Time Travel Along the Snake River

Conestoga wagon ruts on the original Oregon Trail.

It was summer, 1849. When we left Independence, Missouri months earlier our wagon was loaded with 2495 pounds of gear and supplies including five barrels of flour, 600 lbs of bacon, 100 lbs of coffee, three rifles, and three pistols. We were a bit lighter now, having covered over half of the more than 2000 miles along the trail to Oregon City. Stopping at the Snake River to water our mules, we thought about our manifest destiny. Just a few years earlier John L. O’Sullivan had written in the New York Daily News:

“It is…our manifest destiny to overspread and possess the whole of the continent which Providence has given us for development of the great experiment of liberty.”

I don’t know if we thought about the destiny of those who already occupied the land where our wagons would carve lasting ruts into the earth. Or if we thought about how the landscape which stretched out before us was formed thousands of years ago by a torrent of water that would carve out a canyon. And I’m pretty sure, unless we had a crystal ball, that we would have never imagined a man attempting to fly over that canyon on a motor powered vehicle. Or that one day, people just like us, who made a long arduous journey to the west looking for a better life would be forced from their homes and taken to a guarded camp just north of this river. We just pressed on leaving a groove in the dirt. We could have never imagined that over 170 years later other travelers would come here just to take pictures of the path our wagon wheel left.

Clark’s Grebe at Milner Historic Recreation Area.

June 25, 2020

After weeks of traveling at a leisurely pace along the Snake River visiting the Morley Nelson Snake River Birds of Prey NCA, stalking birds on the Bruneau Delta, climbing sand dunes at Bruneau State Park and looking for signs of the past at Hagerman’s Fossil Beds, we ended up back where we had started 2 weeks earlier in Twin Falls to do laundry and reprovision for another couple weeks on the road.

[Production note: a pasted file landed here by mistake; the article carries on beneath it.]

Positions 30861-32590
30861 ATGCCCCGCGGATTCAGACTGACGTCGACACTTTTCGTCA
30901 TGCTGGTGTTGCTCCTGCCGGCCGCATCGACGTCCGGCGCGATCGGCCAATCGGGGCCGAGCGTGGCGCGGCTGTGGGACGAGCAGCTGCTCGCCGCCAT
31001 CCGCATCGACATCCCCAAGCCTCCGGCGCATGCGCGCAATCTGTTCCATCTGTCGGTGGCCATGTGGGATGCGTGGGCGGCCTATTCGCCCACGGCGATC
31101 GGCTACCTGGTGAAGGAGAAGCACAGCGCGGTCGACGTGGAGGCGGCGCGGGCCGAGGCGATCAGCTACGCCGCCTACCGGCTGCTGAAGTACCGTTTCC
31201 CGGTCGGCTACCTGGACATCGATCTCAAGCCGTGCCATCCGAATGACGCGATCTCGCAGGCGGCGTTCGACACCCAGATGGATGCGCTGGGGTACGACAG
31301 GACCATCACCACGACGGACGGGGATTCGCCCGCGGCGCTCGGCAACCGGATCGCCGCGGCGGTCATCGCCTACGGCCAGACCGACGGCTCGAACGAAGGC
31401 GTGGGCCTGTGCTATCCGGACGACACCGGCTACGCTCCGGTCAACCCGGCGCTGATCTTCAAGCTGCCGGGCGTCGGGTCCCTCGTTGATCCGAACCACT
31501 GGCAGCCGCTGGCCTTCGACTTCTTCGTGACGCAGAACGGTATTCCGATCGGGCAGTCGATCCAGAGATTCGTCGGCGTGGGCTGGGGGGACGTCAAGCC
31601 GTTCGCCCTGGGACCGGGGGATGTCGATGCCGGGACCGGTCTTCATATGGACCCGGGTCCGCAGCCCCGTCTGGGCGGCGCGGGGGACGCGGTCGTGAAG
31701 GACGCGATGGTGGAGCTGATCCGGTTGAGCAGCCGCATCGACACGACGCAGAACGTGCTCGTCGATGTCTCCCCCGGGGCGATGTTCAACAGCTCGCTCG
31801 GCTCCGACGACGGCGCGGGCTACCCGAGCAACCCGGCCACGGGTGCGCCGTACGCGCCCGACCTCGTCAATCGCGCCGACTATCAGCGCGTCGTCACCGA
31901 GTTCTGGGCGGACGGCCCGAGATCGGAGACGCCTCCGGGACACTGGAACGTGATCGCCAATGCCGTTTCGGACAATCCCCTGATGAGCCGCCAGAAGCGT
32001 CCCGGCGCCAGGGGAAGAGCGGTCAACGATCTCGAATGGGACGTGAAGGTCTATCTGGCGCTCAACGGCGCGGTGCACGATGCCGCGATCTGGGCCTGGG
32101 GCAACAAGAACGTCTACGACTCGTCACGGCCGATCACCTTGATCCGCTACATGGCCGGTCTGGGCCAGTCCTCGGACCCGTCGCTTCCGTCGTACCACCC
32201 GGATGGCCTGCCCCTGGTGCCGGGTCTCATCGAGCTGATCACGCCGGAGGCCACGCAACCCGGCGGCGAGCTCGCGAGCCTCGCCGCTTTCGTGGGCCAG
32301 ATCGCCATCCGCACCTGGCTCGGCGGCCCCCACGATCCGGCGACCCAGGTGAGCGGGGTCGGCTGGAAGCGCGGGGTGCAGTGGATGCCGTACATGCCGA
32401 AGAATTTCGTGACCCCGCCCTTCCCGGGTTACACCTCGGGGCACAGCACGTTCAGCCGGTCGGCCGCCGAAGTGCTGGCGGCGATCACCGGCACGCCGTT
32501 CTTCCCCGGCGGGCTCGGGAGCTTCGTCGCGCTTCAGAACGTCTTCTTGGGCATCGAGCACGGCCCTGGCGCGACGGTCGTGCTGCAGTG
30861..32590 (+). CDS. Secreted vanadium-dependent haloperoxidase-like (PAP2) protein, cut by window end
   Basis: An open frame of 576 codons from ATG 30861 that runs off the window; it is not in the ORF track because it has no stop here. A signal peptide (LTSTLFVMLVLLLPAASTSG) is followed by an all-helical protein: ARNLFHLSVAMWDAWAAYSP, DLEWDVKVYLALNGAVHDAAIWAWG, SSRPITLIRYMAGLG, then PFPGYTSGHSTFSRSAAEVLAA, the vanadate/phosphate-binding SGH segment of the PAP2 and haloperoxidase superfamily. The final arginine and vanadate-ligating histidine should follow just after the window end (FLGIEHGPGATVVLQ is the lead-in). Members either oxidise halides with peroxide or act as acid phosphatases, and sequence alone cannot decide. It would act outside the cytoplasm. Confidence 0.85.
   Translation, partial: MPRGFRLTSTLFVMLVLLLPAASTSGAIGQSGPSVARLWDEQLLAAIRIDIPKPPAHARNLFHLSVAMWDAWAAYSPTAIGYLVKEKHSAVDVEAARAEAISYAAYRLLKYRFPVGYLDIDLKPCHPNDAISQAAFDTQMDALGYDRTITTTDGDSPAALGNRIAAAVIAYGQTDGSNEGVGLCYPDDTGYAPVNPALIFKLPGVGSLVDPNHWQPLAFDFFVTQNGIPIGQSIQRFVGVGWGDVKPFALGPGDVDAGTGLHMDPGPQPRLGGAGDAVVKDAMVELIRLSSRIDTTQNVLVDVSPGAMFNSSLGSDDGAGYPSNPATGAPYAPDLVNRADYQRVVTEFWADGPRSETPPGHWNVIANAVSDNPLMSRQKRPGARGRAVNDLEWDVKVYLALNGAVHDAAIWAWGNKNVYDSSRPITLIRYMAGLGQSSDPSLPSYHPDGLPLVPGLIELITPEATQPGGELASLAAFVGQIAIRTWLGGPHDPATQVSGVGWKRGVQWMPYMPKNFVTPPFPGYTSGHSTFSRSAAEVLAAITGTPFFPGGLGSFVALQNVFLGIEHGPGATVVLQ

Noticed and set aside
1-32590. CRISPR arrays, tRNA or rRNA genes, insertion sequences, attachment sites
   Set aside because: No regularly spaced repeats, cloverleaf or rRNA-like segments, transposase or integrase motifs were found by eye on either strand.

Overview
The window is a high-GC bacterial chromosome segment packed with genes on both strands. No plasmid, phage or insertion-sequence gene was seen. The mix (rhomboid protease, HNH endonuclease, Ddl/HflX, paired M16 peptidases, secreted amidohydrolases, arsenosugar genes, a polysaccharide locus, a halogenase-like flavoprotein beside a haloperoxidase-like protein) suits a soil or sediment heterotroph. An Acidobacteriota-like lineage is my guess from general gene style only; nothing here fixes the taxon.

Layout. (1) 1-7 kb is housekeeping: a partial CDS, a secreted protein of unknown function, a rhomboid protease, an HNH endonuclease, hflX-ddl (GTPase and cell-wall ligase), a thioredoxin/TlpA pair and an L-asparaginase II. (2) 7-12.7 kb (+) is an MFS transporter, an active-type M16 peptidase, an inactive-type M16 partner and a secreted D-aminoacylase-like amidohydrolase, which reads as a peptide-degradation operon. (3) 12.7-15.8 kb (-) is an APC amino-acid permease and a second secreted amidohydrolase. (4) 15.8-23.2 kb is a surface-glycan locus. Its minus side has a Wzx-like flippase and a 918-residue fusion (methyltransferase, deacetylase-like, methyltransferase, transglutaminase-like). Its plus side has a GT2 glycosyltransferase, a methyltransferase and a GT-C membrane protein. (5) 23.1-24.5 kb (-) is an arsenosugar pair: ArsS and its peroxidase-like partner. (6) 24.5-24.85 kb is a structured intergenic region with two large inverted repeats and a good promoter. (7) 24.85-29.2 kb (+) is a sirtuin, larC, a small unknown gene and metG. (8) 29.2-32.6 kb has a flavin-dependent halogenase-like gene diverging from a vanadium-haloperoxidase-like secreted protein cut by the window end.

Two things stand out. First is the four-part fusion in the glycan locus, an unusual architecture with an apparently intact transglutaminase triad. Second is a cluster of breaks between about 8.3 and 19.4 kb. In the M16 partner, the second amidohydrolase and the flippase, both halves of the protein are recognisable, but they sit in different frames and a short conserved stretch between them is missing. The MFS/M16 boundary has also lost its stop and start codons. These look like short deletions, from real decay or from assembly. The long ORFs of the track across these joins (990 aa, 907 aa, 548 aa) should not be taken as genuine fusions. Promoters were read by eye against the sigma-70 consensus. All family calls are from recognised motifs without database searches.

But before we left the area and our now favorite river, the Snake, we had a few more spots to check out.

We had been crisscrossing the Oregon trail for the last week. There were supposed to be wagon wheel ruts at Hagerman Fossil Beds but by the time we got to the overlook, it was too hot to hike out and see them. We finally got our chance to see a little bit of mid-1800s history carved in the ground by thousands of wooden wheels at a campsite right outside of Twin Falls, the Milner Historic Recreation Area. And so started our day of time travel.

From Milner, we headed to Twin Falls and back some 15,000 years once again to the Bonneville flood and the ensuing deluge that tour through the canyon to form the Shoshone Falls. Standing at 212 feet and spanning 900 feet of the canyon, they are often referred to as the Niagara of the West.

Not far from the falls we leapt forward in time to the 1970s. Weeks earlier when I had told Greg that we were going to visit the Snake River he immediately asked me if we were going to see the Evel Knievel jump site. Huh? I did a little research and found the site was just up a short path from the falls.

We ended our day in the 1940s at the Minidoka National Historic Site. Idaho was the home of one many internment camps set up during World War II where Japanese Americans were sent after being forced from their homes on the west coast. Perhaps a somber way to end our day’s time travels but it was a good reminder, especially in current times when we face so many challenges, of the hardships and injustices that many of the millions of people who make up this country have had to endure and how they managed to persist in spite of them.

Right now, this very minute, we are really behind on the blog. We have been traveling with our friends Scott and Ellen, been having lots of adventures, and have found little time to write, post on Facebook, or Instagram. Although we still have a few stories and pictures to post from Idaho, we left there on July 3. We have been traveling in Wyoming and Montana and right now this very minute we are camped outside of Yellowstone National Park in the Custer Gallatin National Forest. I can hear the Yellowstone River flowing right by our campsite and Greg is playing ukulele for our friends.